Tuesday, May 13, 2008

Buying gemstones: Are they genuine?

buying gemstones handmade jewelry genuine gemstones
When buying gemstones, it's easy to become mesmerized by their sparkle and radiance. However, you should do your research before buying expensive jewelry or gemstones, because you never know what you might end up with. Dealers pass of fake gemstones for the real thing all the time. You just have to know what you want, and do your research, and stay on your toes.

Before you venture out into the jewelry maker, remember there's no such thing as a deal. Gemstones have a value, and anyone who tell you they will sell you a diamond for half the price it's worth, is a liar. Always buy for a reputable company or individual that you trust, and make sure you receive a certificate of authenticity from them. If they don't have one, ask for verification from a reputable laboratory before you purchase it.

Study and compare pricing so you know what the value is of the stone you are looking for. This way you can be aware of any red flag pricing that might come your way. And don't neglect the other components of the jewelry you are buying, such as the setting structure and precious metal. As questions about the security of your setting, and make sure your purchase comes with a lifetime warranty. As long as you have your setting checked every 6 month, or the amount of time specified by the dealer, your jewelry purchase should be covered under a lifetime warranty.

You should also know that imitation, synthetic and treated stones are still very beautiful, and they are used in some unique jewelry designs, however, what you want to know is, are these dealers passing these stones off as the real thing? Are you about to pay more for your jewelry than it's worth? Below you will find some gemstone facts, and what to look for when buying your gemstones and jewelry.

What is a natural gemstone?
A natural gemstone is exactly as described; it's natural, untouched by humans. Most natural gemstones are treated to improve their appearance. However, the most coveted gemstones are naturally brilliant in color, and have the fewest flaws. Their price is determined by their quality, desirability and their availability.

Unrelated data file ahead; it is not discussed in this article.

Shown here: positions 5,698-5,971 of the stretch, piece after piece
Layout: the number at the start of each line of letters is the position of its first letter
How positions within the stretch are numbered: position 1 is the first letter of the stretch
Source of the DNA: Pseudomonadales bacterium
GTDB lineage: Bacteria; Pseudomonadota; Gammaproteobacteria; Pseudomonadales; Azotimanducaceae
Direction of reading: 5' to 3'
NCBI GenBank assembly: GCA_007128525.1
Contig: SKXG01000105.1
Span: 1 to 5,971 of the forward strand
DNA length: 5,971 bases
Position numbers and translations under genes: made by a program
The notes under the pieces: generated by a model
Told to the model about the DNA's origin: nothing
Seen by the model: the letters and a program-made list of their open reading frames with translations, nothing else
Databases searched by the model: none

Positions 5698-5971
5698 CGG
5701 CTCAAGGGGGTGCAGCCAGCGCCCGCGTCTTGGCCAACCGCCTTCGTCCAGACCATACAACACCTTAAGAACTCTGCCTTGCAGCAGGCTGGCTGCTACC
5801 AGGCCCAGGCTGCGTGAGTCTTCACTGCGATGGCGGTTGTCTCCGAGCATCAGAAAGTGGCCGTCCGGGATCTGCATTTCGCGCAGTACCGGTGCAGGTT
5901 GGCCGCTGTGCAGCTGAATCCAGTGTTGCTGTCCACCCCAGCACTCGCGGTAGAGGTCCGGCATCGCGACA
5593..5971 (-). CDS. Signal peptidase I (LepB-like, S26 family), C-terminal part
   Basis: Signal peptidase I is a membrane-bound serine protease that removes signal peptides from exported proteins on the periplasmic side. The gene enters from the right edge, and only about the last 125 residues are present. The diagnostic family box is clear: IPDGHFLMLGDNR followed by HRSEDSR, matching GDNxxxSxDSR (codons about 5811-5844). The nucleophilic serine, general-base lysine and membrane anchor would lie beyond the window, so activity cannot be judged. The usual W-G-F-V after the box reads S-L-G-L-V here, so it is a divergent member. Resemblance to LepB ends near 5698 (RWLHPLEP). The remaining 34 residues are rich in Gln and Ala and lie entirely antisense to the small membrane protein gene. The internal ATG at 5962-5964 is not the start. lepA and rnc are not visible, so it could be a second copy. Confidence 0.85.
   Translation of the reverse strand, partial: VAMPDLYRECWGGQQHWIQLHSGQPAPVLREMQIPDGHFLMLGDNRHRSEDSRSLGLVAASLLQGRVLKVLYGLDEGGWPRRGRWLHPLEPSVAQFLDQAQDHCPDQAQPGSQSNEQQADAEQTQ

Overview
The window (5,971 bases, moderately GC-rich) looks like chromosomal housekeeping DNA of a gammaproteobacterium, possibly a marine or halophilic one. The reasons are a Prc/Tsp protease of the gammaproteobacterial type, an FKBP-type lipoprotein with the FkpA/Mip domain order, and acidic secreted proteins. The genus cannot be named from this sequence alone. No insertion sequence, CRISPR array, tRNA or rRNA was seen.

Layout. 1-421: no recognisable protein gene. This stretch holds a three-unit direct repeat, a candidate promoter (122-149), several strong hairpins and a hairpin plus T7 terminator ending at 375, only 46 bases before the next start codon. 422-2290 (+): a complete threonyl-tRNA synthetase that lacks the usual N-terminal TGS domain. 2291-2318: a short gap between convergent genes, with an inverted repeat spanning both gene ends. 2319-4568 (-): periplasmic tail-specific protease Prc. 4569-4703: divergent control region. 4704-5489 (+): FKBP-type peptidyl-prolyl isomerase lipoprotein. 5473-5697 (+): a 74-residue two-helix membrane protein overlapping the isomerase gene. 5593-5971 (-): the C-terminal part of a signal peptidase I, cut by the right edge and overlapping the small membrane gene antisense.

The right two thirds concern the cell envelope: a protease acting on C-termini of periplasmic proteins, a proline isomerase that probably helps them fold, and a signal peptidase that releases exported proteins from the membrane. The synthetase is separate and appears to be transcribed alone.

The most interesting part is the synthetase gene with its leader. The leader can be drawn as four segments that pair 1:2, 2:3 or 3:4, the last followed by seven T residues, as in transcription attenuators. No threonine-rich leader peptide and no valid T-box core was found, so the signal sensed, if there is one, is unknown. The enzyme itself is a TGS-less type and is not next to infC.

Gemstones are treated? What do you mean?
Natural gemstones don't usually have the perfection as described above. Although they are genuine gemstones, they must be chemically treated with heat and radiation to enhance, or even change their colors. These treatments can make a beautiful stones, and if your price matches the quality, it can be a great choice. Just make sure your dealer is honest with you, and you aren't paying too much for a misrepresented gemstone.

What is a synthetic gemstone?
First of all, these are not fake gemstones, they just aren't natural. A synthetic gemstone shares all the characteristics of their natural gemstone counterpart. The only difference is, they are grown or manufactured in a laboratory. They are so similar to their natural gemstone counterpart that they are hard to detect, even by experts. The only clue that a gemstones is synthetic, is they are usually flawless. However, there are some rare natural gemstones that are also flawless.

How do you know when a stone is fake?
First of all, when a deal seems to good to be true, it probably is. Most fake gemstones can be easily detected by a jewelry, but there are some substitutions and imitations that are even fooling the experts. So, what do you look for?

Imitation gemstones
Imitation gemstones look like the real thing, but that's where their similarities end. They can be made out of anything, and are usually color treated to look like a specific stone. For example, cubic zirconia is an imitation diamond. Other common imitations, or substitution gemstones are listed below.